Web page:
I'd agree with that, but
it would have been useful to know by what factor the
noise was higher on the 40D than the 50D, to see how it
compares with the results below. Visual comparisons of
their shots are difficult, but to my eyes the differences
could be as high as 1 to 1.5 stops.
Camera Raw (ACR) compared with Digital Photo Professional
(DPP) - on EOS50D
Out of interest, I thought I would try as an experiment using the raw converter in Canon's free Digital Photo Professional (DPP V3.6.1) instead of my usual Adobe Camera Raw (ACR) in PhotoShop Elements. Imagine my surprise when I found that DPP was giving lower noise levels in the darker areas of the images than ACR, even with all the noise reduction turned off. The graph below shows the results for the 50D at ISO 400 and ISO 800. The improvement obtained using DPP is quite marked. For example at ISO 800, the noise in the darkest parts of the image with DPP is less than the noise at ISO 400 with ACR!
I'm unclear of the reasons for this difference. It could of course be that some hidden noise reduction is going on in DPP, without the user knowing about it. Whatever the reason, it appears better to use DPP than ACR for 50D images, certainly at the higher ISO settings.
To show this makes a difference in
practice, have a look at the example below, which shows a
1:1 crop of a somewhat underexposed pic of a Yellow-legged
Gull, taken with the 50D at ISO 400. The chroma noise
from ACR 5.4 (top) is noticeably worse than with DPP 3.6.1
(bottom) - just look at the darker areas on the back and
wing tips. Even after using NeatImage (result not shown),
the DPP result is appreciably better - NeatImage in my
experience can struggle with chroma noise.
Here is another example, again 1:1 crops, with exposure +0.85 in both ACR and DPP. This was a distant bird, taken against the light, without the sun out, so the underparts were quite dark. Again to my eyes, the chroma noise is appreciably better in DPP (3.6.1) than ACR (5.4).
Of course, I don't have a side-by side comparison obtained with the 350D (or my now ex 40D), but in my experience this sort of 1:1 noise level with the 50D is more characteristic of that seen at ISO 800 with the 350D, which is in accord with the measurements presented above.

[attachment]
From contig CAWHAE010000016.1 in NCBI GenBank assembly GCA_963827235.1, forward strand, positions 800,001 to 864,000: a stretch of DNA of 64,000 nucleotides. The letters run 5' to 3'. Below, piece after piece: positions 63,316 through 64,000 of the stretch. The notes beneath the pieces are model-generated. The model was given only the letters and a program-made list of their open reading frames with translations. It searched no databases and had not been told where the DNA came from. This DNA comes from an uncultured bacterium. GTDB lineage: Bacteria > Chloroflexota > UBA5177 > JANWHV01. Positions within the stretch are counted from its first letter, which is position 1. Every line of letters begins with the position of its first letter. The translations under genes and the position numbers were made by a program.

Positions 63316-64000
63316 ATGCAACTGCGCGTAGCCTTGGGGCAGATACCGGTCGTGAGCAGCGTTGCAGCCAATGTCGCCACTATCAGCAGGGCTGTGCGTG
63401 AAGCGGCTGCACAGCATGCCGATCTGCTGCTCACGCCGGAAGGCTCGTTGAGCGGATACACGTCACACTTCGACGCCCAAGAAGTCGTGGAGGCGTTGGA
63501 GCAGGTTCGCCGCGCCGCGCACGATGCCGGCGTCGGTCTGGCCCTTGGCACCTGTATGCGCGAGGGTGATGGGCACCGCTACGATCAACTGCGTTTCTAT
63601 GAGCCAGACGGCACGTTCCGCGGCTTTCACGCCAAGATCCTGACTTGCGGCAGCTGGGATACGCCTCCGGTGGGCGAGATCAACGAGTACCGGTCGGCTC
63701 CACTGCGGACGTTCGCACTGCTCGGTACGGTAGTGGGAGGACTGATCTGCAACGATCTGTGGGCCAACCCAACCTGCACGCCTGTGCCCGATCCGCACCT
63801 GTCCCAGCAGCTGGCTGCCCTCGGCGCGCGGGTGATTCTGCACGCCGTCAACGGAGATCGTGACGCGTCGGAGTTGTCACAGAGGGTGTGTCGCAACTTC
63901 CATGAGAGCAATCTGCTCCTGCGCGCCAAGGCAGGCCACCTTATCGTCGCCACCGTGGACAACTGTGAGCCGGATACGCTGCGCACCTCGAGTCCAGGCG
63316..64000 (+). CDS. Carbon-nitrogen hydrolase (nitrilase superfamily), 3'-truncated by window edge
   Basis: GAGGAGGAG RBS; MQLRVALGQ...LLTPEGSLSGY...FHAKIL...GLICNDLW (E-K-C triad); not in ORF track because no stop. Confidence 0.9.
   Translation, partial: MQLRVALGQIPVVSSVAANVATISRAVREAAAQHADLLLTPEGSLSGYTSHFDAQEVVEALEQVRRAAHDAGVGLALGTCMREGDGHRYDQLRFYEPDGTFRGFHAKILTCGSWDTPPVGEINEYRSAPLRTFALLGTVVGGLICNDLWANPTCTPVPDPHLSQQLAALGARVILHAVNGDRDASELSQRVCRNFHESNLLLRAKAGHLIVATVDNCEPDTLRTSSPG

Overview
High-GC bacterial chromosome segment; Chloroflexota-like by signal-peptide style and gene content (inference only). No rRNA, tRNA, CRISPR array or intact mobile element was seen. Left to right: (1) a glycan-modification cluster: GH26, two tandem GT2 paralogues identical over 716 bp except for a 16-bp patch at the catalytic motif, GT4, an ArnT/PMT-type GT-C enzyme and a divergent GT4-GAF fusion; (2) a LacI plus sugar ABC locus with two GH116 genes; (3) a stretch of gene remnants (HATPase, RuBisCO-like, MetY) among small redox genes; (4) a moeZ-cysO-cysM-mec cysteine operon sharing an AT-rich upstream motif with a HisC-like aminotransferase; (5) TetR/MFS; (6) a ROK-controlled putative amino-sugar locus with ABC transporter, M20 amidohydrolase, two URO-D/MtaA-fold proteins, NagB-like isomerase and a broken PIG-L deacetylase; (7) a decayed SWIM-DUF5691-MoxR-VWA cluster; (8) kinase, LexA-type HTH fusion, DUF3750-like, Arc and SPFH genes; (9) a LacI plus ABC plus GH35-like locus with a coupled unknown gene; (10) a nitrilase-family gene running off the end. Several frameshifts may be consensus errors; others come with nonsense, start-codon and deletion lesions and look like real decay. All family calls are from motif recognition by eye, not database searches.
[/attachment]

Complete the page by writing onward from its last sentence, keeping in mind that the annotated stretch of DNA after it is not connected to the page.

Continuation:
Adobe Camera Raw
(ACR) compared with Digital Photo Professional (DPP) - on
The graph below shows the DPP and ACR noise levels at ISO 400, 800 and 1600 for the 350D. As for the 50D, the DPP results show lower noise levels in the darker areas of the image (to the left), but look what happens on the right hand side. Unlike for the 50D, DPP for the 350D gives noticeably higher noise levels than ACR for the brighter areas of the image - almost 1 stop worse in the brightest areas. In fact, over most image grey levels, ACR gives significantly lower noise levels than DPP!
Hence for the 350D, it seems that ACR is preferable to DPP - the reverse of the situation for the 50D. Again I have no idea for the explanation for these differences!
EOS 7D compared with EOS 50D and
EOS 350D using Digital Photo Professional (DPP) New
From the plot below, you can see that the noise levels on the 7D are quite impressive. Despite having slightly smaller pixels than the 50D, the 7D is giving significantly lower noise, especially at ISO 1600. The difference is smaller at the lower ISO settings, but is still noticeable in the darker areas of the image. The prehistoric 350D is similar to the much newer 50D, but of course only has about half the number of pixels of the 50D. Hence the 7D may be performing at a similar noise level to the much older 40D (which of course only had 10 Mpixels)!
These measurements do tend to confirm other reports - that Canon have improved the noise position on the EOS 7D, compared with the 50D. This is some reassurance that the expensive upgrade to the 7D may have been worthwhile! Time will tell if I continue to believe that!
However, what really matters to me is the noise left after the noise reduction software I use on all images - NeatImage. Of course that is a whole new subject in its own right! All I will say on that subject at present is that I often found that quite noisy ISO 800 50D images cleaned up really well with NeatImage, provided they were well exposed (i.e. ETTR).
It is very early days yet, but I'm not convinced NeatImage is doing quite such a good job on the 7D images at ISO 800. These appear to have quite a number of "rogue" pixels, either singly or in small groups, which are largely unaffected by NeatImage. So could it be that after NeatImage, the 50D is "better" than the 7D, despite its higher raw noise levels? Surely not?!
But at ISO 1600, the 7D images appear to clean up quite well with NeatImage, and overall I'm pretty impressed with the results at this high ISO setting.